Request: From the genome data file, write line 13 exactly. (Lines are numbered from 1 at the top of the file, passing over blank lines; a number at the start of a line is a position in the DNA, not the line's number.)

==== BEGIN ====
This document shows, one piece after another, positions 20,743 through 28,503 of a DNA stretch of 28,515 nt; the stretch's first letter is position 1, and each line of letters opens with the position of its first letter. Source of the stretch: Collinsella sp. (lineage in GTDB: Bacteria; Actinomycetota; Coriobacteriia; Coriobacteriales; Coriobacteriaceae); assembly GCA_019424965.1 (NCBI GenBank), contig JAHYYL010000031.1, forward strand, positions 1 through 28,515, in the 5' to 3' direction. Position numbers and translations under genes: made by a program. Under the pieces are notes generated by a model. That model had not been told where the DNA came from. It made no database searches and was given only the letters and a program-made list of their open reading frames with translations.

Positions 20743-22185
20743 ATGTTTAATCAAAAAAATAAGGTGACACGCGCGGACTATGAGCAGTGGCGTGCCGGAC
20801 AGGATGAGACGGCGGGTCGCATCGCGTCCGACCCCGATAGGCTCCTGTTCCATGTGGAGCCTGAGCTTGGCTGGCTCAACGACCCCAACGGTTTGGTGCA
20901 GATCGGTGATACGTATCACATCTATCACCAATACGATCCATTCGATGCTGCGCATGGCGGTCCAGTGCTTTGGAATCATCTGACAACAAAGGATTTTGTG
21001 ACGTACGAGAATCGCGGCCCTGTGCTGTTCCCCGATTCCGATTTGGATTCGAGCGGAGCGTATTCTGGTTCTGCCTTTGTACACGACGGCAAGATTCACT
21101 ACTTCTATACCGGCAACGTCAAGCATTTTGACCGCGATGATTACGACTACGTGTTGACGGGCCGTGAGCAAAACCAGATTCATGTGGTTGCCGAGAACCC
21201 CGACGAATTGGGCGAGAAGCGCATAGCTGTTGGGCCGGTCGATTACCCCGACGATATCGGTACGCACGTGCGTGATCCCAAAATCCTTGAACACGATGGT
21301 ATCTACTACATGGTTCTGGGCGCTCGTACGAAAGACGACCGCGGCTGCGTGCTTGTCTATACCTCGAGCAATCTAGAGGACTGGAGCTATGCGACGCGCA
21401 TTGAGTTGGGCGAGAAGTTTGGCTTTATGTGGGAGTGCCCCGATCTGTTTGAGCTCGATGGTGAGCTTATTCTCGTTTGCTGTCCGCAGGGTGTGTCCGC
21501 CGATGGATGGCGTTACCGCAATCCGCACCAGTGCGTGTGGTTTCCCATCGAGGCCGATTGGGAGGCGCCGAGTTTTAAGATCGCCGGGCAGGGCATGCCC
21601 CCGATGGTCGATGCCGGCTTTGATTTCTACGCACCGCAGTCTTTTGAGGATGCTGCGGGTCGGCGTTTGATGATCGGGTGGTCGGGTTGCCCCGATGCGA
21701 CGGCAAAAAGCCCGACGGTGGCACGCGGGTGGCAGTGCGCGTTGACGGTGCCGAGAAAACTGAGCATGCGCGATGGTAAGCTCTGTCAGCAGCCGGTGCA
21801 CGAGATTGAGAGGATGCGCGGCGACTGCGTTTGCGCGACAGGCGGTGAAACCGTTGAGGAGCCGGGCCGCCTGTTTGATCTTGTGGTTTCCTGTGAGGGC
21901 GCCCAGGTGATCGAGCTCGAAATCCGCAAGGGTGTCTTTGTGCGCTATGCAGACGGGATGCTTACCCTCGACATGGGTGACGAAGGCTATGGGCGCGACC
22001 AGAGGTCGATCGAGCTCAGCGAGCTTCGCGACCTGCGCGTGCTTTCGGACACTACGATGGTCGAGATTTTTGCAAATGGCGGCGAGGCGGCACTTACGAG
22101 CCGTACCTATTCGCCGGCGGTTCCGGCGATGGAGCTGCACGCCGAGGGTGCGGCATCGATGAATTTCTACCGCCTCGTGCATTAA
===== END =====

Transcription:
21701 CGGCAAAAAGCCCGACGGTGGCACGCGGGTGGCAGTGCGCGTTGACGGTGCCGAGAAAACTGAGCATGCGCGATGGTAAGCTCTGTCAGCAGCCGGTGCA